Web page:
As if sophisticated mastery of the often-complex harmonies is not enough, for some tracks, Noonan provides deceptively simple piano accompaniments, interspersed with snippets of song factoids, like explanation of the subject-matter of Mitchell’s fourth studio album’s title (and thesis) track ‘Blue’, signpost of the poetry of potentially mundane lyrical descriptions in the emotionally weighty ‘My Old Man’ and highlight of the familiar chimes of ‘Jingle Bells’ in the melody of ‘River’.

In addition to the twists and turns of the album’s ten songs, the Act concludes with share of some other Mitchell numbers, yet still, highlights include the uplifting melodies of homesickness in the surprisingly cheerful ‘California’, Mitchell’s postcard song from an escape trip to Europe, as much as the gorgeous yearning balladry of ‘A Case Of You’, thanks to Noonan’s ethereally-voiced ability to evoke the complicated emotions behind the song’s narrative. The Concert Hall aesthetics are as glorious as ever, particularly in lush lighting of Noonan’s piano numbers and the venue’s pristine acoustics make it the perfect site for the show’s serene showcase of vocal talent and celebration of song writing, for Mitchell and Noonan fans alike.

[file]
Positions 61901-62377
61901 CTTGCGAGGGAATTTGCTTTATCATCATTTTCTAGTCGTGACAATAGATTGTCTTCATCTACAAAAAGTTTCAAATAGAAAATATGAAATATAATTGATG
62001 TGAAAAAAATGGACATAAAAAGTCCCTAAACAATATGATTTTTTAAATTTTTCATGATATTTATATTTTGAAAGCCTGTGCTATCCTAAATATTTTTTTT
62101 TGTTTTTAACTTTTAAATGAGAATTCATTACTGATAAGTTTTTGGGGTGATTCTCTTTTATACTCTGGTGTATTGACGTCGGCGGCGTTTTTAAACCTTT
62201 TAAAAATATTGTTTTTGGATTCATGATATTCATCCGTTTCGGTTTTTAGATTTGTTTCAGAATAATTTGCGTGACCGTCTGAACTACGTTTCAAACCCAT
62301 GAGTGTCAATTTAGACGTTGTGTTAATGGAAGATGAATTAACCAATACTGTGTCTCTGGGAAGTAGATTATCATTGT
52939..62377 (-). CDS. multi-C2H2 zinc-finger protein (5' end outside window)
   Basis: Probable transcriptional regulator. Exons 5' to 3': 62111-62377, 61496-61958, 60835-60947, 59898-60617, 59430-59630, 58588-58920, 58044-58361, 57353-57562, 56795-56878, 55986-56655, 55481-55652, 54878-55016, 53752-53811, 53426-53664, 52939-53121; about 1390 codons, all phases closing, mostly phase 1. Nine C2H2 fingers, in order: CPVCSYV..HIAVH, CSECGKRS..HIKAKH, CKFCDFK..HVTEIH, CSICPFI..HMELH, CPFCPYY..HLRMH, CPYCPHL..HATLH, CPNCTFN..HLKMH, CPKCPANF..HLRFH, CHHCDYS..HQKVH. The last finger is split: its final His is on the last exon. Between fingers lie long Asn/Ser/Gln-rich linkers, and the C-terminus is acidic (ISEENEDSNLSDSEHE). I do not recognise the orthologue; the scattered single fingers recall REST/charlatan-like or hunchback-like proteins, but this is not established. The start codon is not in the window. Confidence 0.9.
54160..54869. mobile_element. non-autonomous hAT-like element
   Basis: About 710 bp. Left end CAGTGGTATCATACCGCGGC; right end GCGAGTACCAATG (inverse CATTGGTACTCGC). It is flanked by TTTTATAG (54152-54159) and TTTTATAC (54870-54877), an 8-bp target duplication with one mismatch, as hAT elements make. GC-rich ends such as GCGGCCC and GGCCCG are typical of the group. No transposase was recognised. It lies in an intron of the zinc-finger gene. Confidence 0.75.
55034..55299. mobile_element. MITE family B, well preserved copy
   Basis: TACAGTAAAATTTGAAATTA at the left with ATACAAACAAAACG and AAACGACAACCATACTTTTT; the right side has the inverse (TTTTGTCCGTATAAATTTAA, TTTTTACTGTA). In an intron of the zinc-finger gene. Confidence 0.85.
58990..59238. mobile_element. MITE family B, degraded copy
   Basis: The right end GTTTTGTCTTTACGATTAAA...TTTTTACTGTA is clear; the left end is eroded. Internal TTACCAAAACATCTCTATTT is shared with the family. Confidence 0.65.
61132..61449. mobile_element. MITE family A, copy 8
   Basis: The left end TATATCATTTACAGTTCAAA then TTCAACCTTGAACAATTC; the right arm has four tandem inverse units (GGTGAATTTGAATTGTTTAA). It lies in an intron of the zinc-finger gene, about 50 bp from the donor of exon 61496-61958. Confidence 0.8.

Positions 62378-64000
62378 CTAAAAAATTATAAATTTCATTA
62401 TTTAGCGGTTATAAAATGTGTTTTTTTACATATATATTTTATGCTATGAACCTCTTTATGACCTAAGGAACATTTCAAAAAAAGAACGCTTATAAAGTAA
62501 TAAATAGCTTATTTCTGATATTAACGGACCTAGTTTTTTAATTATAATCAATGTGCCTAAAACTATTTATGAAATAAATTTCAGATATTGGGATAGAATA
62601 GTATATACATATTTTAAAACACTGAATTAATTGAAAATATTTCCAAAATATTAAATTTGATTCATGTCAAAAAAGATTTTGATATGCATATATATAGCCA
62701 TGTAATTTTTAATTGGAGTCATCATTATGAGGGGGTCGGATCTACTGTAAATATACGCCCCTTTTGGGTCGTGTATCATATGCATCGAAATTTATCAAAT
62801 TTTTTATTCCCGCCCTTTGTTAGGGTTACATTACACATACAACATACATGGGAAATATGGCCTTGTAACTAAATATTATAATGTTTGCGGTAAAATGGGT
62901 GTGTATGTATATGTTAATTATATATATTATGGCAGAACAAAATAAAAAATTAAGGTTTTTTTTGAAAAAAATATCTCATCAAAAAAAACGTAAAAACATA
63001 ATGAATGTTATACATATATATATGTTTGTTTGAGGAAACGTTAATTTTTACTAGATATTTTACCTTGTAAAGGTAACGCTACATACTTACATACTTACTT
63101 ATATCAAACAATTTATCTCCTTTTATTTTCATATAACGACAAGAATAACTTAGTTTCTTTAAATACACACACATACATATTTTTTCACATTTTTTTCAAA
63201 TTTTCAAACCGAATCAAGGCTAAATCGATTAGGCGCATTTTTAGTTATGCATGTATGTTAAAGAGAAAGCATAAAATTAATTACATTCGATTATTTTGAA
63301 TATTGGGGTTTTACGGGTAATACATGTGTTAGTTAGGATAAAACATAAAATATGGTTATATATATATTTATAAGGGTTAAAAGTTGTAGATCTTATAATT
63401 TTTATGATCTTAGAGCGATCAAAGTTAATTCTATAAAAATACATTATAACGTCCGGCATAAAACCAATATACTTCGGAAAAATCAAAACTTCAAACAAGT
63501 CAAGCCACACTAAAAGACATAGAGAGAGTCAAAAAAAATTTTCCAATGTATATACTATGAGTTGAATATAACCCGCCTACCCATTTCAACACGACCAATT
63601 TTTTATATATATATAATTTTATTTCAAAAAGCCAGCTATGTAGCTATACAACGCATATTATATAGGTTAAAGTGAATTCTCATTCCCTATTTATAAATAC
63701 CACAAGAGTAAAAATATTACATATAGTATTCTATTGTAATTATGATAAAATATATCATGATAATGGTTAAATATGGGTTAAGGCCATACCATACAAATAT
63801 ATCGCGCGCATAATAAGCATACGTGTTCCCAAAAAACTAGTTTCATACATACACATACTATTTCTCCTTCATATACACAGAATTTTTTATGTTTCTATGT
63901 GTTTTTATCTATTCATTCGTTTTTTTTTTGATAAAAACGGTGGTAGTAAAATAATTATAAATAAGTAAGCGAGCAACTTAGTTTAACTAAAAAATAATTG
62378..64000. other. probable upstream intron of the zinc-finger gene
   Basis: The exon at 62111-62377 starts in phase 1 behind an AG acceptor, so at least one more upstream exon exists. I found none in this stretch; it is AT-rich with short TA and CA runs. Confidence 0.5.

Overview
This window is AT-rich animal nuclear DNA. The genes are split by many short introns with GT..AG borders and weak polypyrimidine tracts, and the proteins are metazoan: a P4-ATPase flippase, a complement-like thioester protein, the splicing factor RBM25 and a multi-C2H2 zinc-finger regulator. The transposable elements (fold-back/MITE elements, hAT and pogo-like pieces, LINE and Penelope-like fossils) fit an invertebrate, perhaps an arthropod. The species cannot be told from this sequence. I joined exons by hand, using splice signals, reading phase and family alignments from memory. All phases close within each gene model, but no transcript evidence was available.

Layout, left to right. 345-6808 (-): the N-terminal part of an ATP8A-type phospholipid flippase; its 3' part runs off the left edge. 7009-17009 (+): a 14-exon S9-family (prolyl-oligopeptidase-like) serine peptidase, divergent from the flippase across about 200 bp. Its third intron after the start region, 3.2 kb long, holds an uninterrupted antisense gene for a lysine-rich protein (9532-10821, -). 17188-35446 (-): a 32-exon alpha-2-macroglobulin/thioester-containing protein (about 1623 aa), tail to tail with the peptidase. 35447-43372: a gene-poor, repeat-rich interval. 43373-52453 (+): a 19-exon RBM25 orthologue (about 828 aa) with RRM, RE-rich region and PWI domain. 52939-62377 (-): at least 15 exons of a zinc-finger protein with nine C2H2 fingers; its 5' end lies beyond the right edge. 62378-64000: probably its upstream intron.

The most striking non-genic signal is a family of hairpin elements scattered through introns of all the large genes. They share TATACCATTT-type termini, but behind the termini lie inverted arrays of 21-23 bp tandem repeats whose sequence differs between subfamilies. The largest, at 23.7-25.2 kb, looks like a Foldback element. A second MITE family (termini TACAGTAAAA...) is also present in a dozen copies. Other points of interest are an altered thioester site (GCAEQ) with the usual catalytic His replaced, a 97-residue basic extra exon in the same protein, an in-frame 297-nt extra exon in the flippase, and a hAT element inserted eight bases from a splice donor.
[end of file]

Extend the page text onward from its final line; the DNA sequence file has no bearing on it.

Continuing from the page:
Despite its title, “Katie Noonan – Joni Mitchell’s Blue 50th Anniversary” is about more than just the singularity of Mitchell’s musical focus on what is generally regarded by music critics to be one of the greatest albums of all time. Noonan’s interpretations feel fresh but still faithful to the vulnerable honesty and catharsis at the core of the critically and commercially successful album that Mitchell has herself described as “the purest emotional record that I will ever make in my life”. The poetic imagery and emotional insight evoked are powerful reminders of the universality and thus enduring appeal of Mitchell’s writing, leading to a deserved standing ovation, after which things finish with an ooh, bop-bop-bop-bop ‘Big Yellow Taxi’ singalong to send audience members euphorically into their Sunday nights.